Economic models predict that the cost of health insurance is borne by workers. In this paper we ask two questions. First, is cost shifting individual-specific: does a worker with higher expected medical expenses bear this cost? Second, how do explicit employee contributions affect cost shifting? We estimate wage change regressions that include as explanatory variables changes in health insurance coverage, changes in employee premium contributions, health status, and an interaction between health insurance changes and health status. We find no evidence of a significant wage offset at either the individual or group level and conclude that changes in health insurance status are not exogenous.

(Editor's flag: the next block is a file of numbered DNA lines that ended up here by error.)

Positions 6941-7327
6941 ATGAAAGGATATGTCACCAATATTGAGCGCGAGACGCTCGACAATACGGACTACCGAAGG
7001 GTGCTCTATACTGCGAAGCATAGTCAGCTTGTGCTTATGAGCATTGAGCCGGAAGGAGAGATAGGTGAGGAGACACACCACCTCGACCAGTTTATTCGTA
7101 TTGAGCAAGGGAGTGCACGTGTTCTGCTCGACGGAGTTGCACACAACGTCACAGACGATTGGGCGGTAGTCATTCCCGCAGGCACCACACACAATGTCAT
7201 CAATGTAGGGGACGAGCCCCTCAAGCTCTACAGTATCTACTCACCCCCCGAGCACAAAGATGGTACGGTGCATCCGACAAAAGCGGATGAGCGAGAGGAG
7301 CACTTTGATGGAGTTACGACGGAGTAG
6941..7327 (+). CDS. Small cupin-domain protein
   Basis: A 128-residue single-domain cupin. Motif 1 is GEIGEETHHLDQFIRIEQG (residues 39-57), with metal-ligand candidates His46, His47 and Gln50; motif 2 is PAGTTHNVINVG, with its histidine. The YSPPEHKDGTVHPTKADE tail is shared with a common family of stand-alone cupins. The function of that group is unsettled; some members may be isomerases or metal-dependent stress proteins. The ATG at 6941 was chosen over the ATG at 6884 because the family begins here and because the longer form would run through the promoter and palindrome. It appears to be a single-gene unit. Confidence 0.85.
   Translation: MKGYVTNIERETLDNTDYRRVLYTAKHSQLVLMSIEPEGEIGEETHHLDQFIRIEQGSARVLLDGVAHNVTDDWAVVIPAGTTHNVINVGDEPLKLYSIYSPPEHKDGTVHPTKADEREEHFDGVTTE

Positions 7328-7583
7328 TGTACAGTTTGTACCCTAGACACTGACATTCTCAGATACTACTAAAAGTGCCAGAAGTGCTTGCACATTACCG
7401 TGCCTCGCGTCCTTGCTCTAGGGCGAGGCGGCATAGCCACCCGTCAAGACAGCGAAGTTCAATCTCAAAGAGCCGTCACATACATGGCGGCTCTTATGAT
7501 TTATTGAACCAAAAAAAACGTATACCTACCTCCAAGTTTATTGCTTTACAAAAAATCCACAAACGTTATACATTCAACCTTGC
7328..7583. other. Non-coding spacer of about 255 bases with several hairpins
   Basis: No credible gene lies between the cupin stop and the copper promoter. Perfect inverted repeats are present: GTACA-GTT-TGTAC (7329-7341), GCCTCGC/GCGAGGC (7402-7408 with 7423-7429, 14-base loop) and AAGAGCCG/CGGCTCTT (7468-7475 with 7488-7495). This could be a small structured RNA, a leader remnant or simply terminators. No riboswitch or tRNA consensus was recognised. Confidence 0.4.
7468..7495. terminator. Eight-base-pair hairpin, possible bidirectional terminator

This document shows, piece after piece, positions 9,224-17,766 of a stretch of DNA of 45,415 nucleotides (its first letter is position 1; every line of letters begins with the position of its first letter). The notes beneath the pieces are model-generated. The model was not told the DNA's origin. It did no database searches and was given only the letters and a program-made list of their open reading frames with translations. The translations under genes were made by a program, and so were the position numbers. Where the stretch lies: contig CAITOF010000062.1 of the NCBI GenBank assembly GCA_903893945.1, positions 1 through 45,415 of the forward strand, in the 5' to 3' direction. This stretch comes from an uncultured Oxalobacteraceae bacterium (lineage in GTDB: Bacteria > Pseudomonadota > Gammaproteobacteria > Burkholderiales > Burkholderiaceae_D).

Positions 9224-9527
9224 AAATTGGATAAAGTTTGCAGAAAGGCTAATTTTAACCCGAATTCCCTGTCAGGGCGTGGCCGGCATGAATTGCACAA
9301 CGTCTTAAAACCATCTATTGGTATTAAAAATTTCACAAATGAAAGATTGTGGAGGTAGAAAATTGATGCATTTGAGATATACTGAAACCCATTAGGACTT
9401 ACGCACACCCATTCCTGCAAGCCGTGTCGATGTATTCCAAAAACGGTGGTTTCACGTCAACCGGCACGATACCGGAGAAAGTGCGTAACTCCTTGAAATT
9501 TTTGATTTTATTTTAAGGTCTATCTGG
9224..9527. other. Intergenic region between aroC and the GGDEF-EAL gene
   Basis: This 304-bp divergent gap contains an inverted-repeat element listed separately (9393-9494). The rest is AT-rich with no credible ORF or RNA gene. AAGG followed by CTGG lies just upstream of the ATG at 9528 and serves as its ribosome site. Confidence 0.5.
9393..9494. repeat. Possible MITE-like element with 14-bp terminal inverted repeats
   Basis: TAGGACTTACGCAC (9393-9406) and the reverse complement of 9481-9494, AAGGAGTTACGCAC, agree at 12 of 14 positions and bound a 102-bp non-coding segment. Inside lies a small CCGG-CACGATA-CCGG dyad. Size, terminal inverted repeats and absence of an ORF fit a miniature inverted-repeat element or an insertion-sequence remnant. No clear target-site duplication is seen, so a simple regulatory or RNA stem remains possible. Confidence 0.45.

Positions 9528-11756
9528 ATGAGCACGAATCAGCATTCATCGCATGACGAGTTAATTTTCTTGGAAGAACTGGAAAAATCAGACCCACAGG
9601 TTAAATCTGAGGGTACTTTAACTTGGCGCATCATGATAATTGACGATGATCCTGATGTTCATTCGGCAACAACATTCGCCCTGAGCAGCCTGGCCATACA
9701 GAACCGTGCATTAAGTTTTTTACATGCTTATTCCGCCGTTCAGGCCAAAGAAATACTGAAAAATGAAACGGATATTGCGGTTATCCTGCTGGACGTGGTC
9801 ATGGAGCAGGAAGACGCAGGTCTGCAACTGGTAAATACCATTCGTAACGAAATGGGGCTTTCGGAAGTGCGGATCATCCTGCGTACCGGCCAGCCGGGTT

|Original language||English (US)|
|Number of pages||21|
|Journal||International journal of health care finance and economics|
|State||Published - Jan 1 2001|